• What about “monsters”? Are they merely ferocious animals? Are they intelligent? Something in between?
  • Any unique plants (e.g. intelligent, dangerous, or magical)? Are there any unique fungi? Viruses? A completely new form of life?

3. History

Yes, history. Before your eyes start to glaze over, let me assure you that you don’t need to craft a complete timeline detailing every day from Creation to the present. (I suspect some world builders might relish the challenge.) Think broad strokes, for starters.

  • How did your world come to be? Was it a random cosmic incident? Made by one or more gods? If a deity is responsible, why did he/she/it do so?
  • What do you know about ancient history? How did the earliest societies form? Was it a peaceful beginning or violent from the start?
  • What would the oldest living citizens remember?
  • Has anything significant happened within recent history? Something catastrophic, like a war? Or something evolutionary, like a peace treaty?

4. Religion

Not every fantasy or sci-fi story needs to incorporate religion, but since spiritual beliefs guide many people and cultures, their absence could be conspicuous if you omit them entirely. The more civilizations you invent, the more variety is to be expected.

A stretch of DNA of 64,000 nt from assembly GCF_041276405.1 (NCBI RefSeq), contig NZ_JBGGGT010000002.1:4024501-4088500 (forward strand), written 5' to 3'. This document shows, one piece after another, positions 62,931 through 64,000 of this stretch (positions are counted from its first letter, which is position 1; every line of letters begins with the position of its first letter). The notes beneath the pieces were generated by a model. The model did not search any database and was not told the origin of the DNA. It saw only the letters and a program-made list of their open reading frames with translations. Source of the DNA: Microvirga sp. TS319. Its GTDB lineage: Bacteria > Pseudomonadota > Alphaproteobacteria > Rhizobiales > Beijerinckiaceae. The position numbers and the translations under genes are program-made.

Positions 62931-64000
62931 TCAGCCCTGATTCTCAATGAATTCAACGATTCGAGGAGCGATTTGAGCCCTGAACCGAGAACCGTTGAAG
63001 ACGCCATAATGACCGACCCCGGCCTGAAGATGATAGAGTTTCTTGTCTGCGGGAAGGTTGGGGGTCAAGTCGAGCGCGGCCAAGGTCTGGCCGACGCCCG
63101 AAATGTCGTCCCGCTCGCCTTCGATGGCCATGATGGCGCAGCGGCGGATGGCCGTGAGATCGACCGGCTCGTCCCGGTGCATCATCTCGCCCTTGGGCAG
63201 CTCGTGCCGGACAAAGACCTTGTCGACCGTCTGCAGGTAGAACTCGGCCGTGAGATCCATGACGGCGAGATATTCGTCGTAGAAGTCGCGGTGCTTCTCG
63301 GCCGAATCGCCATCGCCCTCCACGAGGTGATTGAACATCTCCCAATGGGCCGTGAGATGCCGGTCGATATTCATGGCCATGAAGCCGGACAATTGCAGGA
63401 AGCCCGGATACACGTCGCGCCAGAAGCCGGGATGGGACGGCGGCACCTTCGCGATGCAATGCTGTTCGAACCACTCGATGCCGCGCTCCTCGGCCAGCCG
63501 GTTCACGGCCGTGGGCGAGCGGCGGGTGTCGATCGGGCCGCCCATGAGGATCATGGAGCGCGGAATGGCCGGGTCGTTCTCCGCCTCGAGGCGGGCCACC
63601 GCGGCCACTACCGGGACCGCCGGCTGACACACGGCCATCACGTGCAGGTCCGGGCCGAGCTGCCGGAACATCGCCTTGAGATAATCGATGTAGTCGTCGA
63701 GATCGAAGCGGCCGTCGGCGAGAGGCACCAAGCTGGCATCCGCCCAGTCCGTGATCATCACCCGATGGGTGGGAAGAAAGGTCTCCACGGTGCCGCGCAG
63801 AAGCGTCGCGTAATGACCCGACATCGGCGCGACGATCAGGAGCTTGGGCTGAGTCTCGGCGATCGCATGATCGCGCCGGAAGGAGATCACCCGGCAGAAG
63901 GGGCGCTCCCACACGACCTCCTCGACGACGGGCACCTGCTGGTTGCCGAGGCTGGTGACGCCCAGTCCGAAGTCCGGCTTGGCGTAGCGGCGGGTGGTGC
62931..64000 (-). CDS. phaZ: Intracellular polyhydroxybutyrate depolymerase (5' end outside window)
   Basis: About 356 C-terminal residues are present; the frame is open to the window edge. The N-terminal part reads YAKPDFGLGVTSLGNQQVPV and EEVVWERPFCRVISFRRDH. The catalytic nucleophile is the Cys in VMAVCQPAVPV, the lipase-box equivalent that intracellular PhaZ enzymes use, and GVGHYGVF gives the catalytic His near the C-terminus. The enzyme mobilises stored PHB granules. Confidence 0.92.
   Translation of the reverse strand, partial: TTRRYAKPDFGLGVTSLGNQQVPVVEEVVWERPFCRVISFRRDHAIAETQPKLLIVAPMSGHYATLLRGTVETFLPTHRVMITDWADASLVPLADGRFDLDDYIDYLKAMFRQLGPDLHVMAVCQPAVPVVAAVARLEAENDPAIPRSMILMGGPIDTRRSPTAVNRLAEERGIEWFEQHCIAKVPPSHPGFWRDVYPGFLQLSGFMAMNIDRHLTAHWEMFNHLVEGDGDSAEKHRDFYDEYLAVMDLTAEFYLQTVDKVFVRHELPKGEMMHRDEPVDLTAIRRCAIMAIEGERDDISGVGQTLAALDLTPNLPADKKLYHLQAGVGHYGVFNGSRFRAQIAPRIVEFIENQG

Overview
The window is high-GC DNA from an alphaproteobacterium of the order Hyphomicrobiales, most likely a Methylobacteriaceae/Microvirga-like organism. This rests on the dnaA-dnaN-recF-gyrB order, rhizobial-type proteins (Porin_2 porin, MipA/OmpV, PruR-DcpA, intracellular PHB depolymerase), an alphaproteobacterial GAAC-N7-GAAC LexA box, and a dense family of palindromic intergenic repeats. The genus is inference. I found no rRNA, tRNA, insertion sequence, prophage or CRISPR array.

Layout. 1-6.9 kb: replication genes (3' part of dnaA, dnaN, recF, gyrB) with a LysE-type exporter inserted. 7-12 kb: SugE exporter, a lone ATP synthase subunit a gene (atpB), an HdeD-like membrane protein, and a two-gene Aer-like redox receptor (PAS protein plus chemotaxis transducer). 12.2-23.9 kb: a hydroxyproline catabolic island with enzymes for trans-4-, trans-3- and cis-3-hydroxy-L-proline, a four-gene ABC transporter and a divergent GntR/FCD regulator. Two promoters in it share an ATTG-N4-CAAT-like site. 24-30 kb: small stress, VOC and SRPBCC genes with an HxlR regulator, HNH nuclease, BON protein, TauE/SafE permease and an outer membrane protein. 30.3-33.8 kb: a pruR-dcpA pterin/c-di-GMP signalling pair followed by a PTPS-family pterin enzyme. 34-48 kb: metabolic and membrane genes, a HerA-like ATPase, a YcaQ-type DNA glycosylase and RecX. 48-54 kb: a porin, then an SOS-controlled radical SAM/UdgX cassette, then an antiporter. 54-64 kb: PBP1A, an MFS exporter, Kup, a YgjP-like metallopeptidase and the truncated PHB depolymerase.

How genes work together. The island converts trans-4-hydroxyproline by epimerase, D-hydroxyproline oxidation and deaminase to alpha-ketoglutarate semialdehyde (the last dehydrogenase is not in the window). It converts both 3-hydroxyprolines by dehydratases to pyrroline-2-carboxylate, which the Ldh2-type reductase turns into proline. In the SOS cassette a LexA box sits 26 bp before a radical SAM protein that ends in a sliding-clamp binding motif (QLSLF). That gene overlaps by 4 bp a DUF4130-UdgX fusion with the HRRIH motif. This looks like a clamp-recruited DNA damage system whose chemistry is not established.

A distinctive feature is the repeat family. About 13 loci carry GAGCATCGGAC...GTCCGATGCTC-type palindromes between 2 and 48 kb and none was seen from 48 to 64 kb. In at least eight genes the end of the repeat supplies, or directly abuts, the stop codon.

• If there is a higher power, is it a single deity, a few gods, or a pantheon of hundreds? How do the gods interact with mortal races? What are their natures?
  • Or is there no one guiding destiny? Does that notion invigorate people or discourage them?
  • Do the inhabitants of your world share a universally accepted theology? Do folks worship the deity of their choice from a common group (e.g. ancient Greece, Forgotten Realms, Dragonlance)?
  • Or are there many different, competing philosophies (e.g. A Song of Ice and Fire). If so, will the story reveal the “one true religion,” or will it be left to the reader’s interpretation?
  • For each individual religious sect, who are the administrators (e.g. clergy)? Are they granted special abilities from their respective deities? Does every priest receive the same gift(s)?